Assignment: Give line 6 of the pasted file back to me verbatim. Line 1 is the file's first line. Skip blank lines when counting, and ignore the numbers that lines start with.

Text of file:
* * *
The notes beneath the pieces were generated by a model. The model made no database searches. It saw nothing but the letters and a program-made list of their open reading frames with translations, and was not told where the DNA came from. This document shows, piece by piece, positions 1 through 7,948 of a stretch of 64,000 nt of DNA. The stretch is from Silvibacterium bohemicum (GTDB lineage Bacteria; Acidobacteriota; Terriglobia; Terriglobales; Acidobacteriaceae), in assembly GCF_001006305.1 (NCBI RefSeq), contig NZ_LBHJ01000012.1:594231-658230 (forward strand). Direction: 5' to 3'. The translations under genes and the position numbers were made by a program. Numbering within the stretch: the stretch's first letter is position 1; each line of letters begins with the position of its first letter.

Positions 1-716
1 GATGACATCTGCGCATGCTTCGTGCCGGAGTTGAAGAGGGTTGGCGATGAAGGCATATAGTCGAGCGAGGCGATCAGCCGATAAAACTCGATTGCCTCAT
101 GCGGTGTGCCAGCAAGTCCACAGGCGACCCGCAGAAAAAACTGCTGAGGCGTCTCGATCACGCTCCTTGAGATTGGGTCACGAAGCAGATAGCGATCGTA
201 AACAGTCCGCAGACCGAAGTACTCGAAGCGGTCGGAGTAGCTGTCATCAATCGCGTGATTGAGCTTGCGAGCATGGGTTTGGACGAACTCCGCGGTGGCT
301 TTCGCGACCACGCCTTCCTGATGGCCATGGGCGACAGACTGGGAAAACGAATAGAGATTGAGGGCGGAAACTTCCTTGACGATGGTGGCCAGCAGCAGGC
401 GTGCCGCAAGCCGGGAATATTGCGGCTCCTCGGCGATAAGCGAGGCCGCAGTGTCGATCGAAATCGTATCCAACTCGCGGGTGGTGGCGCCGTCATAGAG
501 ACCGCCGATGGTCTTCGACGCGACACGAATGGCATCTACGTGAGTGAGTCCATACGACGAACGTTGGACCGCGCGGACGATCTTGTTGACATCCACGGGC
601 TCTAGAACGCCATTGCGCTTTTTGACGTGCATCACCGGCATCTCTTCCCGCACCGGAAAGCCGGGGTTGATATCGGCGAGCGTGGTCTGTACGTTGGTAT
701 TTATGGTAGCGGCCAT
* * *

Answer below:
301 TTCGCGACCACGCCTTCCTGATGGCCATGGGCGACAGACTGGGAAAACGAATAGAGATTGAGGGCGGAAACTTCCTTGACGATGGTGGCCAGCAGCAGGC